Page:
Saturday, September 06, 2008
And not so much roll.
At least, not while hiking.
Anyone know under what circumstances the round and egg-shaped bits of quartz are created? We also found lots of fairly crystalized quartz, like the stuff in the lower right corner.
We didn't really plan to, but we climbed through a barbed wire fence to check out some freeway-side detritus that Hydra thought might be a motorcycle gas tank, but which turned out to be an empty red 50 pound dog food bag.
Then we explored the huge terraces where the northbound 14 cuts through the hill just south of Santiago Road. Verboten! It's so cool to be a grown up and know that a) you probably aren't going to get caught because it's too much trouble to try and catch you and b) the fine would be worth it.
The base of each terrace is probably 15-20 feet wide. It was interesting to look down at the freeway and to realize that where we were standing was once the inside of a hill.
And me without my camera!
More of the eggy quartz. (Don't quote me in any term papers, kids. This is not a technical term.)
Friday, September 05, 2008
A guy walks into a North Hollywood diner at 5:15 a.m. and asks, "How far is it to Venice, California?"
"Twenty-five minutes," P answers brightly. "You just hop on the 101 to the 405 and if you do it pretty soon, it'll be fast." She goes to do some side work in the back.
"Do celebrities come in here?" the Traveller asks the remaining servers. His hair is white and a little wispy. His skin is slightly florid. He's trim. He's wearing a purple polo shirt and light gray pants, and he carried in a very old fashioned tan leather satchel that's now resting near his feet.
"A long time ago," says A. "Not any more."
"We had Carmen Electra not too long ago," V says. "And Kristie Alley." (She means Kirstie Alley.) "From Cheers." Also from Star Trek: The Wrath of Khan and those Jenny Craig commercials.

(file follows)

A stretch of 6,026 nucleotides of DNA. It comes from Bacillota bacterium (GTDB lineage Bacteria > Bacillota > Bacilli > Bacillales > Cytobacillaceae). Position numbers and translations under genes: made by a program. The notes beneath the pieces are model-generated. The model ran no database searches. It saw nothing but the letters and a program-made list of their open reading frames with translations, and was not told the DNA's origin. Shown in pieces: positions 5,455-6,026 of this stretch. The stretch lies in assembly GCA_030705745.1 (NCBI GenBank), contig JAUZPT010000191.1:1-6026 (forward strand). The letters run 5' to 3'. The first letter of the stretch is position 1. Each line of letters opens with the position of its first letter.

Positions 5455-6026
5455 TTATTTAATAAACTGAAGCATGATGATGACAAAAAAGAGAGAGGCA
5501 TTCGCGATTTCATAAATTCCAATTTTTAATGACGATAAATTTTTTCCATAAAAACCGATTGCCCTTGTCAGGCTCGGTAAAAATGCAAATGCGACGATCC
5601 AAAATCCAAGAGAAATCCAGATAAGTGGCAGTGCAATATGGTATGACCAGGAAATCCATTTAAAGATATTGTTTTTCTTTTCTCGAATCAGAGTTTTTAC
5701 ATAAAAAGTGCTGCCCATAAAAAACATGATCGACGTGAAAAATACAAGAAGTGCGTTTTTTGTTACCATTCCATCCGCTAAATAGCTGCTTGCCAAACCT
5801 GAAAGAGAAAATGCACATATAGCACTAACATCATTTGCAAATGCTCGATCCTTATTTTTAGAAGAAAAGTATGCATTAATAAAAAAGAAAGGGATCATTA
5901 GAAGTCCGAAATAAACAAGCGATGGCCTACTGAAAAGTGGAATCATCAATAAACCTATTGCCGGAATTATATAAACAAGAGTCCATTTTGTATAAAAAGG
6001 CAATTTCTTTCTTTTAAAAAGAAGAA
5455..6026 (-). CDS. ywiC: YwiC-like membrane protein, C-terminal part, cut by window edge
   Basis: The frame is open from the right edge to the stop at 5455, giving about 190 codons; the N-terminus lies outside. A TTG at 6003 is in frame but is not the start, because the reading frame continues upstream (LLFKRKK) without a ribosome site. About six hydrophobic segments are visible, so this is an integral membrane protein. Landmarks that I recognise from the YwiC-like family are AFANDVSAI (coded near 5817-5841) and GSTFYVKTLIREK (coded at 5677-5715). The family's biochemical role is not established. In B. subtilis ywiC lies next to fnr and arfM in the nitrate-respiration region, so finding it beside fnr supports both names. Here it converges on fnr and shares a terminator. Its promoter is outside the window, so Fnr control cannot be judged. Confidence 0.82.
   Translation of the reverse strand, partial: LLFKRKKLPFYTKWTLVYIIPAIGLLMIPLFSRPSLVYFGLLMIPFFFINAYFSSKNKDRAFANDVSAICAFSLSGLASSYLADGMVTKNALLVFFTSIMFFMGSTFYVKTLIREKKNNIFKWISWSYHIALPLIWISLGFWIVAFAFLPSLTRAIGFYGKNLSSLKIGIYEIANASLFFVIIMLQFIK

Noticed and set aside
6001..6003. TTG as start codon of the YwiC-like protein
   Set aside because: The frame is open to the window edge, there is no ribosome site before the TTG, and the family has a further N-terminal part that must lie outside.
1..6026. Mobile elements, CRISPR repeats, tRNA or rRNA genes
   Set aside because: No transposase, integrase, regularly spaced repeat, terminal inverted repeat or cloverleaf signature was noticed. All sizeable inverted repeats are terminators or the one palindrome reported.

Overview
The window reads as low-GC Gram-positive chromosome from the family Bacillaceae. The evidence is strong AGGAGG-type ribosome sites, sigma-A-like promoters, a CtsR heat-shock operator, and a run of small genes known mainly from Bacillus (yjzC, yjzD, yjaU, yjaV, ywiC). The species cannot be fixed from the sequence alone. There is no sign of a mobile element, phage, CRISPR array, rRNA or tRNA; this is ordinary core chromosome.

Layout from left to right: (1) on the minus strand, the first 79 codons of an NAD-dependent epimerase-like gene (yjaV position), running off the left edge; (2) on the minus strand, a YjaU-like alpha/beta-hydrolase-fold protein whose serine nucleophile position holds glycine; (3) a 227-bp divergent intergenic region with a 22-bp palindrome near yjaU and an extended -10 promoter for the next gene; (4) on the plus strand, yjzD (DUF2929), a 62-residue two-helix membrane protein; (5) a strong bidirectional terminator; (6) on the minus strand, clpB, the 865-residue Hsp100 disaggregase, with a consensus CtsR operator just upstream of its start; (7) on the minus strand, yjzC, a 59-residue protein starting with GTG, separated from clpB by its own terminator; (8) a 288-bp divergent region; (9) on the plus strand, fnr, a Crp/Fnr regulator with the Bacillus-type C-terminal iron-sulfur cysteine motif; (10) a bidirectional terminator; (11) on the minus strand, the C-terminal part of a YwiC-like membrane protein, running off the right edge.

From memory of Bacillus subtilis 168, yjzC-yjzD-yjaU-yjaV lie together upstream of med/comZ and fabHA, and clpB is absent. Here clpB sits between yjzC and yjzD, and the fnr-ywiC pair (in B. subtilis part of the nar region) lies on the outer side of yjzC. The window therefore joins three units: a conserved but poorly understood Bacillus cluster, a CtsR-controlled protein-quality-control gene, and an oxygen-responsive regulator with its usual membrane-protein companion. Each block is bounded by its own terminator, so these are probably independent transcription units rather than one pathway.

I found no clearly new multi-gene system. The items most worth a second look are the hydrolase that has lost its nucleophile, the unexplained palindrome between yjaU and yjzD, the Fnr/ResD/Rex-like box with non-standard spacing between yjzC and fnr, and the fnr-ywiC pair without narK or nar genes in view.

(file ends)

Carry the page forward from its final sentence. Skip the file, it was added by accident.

The Traveller asks V if she knows how to get to Venice, California. She starts to tell him, but finds out he doesn't have a car. "I think you can take the subway there."
She starts to tell him how to get to the subway station, then looks across the restaurant to me, "You can get to Venice on the subway, can't you hon?"
"No," I say over my cup of coffee, "The subway doesn't go anywhere very interesting, except downtown."
He asks about getting a room there, if it's under $80. None of us know for sure, but we're doubtful. We live here, we don't get rooms at the beach. A turns her back on him, rolls her eyes at me and releases a short string of profanities before saying, "If you travel all the way out here you'd better be able to afford a room!"
The Traveller comes over to my table. "How far is it to Venice, California, do you think?"
"As the crow flies, it may be only about 15 miles, but by road it's more like 25. If you're taking the bus, it will probably take you a couple of hours. I don't know which line you'd need to take."
"Have you been to Venice?"
"Is it quite a place?"
"It's interesting. More interesting on weekends. There's a lot going on down by the water." I shrug. "You might actually like Santa Monica if you're going down there. It's the next town north and it's got more to it...a pier with rides and shops."
"But Muscle Beach, that's in Venice, right?"
I advise him to go back to the Greyhound station. They should have information about connecting buses. He asks about Hollywood. It's on the other side of the Santa Monica Mountains from here. I tell him he might want to stop there on the way, but he seems really focused on Venice.
As he walks back to his seat at the counter, I notice that my forearm is stretched across the open pages of my bound notebook. It's an instinctive thing that I find myself doing in public places even if the person I'm talking to could care less about what's going on in my pages.
The traveler asks a busboy if he knows where Venice, California is. "It's right next to Santa Monica, right? Muscle Beach is there."
He only gets a shrug and helpless open palms.
I think he said he'd come from Atlanta.
I have a feeling he's been dreaming about Muscle Beach for so long that he expects it to be in black and white.
I hope he gets there all right. I hope he's not disappointed.
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Thursday, September 04, 2008
It started out to be a day like any other. I wrote at the diner. I worked. Had lunch at my desk. Worked some more. Drove to the gym and had my hand stamped to secure a place in the Spinning class.
I've take Spinning with two different instructors and I like the more aerobics-like one best. The road bikers seem to disdain this one a bit. They prefer the one where you are practicing skills that will get you past other bikers in a pack or up a big loooong hill.
Not going up big loooong hills is kind of the reason I come to a spinning class rather than hit the Angeles Forest Highway for my work out. That and the air conditioning.